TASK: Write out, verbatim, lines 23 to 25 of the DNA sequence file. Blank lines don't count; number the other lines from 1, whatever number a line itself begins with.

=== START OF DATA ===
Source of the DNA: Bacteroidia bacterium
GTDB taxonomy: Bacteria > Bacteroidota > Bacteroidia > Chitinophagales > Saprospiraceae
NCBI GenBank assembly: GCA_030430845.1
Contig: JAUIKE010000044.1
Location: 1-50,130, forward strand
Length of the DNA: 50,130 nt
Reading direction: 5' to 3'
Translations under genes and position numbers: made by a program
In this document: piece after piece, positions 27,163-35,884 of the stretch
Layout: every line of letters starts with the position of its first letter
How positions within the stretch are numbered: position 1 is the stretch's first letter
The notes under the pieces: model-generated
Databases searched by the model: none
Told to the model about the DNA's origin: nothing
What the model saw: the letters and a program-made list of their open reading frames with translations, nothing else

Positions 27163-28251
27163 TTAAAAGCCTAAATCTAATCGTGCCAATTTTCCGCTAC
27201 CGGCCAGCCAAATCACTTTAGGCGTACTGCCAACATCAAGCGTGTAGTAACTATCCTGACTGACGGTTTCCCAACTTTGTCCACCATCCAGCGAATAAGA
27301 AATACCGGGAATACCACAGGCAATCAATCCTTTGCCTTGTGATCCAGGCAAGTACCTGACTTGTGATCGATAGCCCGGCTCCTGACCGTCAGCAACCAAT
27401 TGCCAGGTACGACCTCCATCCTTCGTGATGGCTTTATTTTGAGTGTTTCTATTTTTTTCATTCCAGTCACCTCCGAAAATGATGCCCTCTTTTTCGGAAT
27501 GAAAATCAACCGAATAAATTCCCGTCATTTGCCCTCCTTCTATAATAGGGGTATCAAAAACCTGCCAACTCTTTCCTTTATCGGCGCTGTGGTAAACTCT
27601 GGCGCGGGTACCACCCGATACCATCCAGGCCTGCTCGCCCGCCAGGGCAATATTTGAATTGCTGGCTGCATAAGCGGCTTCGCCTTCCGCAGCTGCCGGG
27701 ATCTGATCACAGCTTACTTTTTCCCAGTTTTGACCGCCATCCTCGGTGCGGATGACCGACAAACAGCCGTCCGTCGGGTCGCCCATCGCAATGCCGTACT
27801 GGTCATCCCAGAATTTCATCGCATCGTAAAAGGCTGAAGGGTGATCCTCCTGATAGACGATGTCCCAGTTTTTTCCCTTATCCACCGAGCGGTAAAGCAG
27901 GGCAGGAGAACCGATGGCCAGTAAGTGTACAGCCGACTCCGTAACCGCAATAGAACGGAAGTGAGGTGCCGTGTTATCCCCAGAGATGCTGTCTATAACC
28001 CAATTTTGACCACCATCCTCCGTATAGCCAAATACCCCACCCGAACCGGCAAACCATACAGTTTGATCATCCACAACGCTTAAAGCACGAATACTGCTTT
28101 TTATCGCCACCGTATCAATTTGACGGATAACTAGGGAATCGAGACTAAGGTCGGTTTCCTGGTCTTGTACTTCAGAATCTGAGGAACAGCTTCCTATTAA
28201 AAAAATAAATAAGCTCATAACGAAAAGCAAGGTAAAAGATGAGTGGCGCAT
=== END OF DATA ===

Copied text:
27701 ATCTGATCACAGCTTACTTTTTCCCAGTTTTGACCGCCATCCTCGGTGCGGATGACCGACAAACAGCCGTCCGTCGGGTCGCCCATCGCAATGCCGTACT
27801 GGTCATCCCAGAATTTCATCGCATCGTAAAAGGCTGAAGGGTGATCCTCCTGATAGACGATGTCCCAGTTTTTTCCCTTATCCACCGAGCGGTAAAGCAG
27901 GGCAGGAGAACCGATGGCCAGTAAGTGTACAGCCGACTCCGTAACCGCAATAGAACGGAAGTGAGGTGCCGTGTTATCCCCAGAGATGCTGTCTATAACC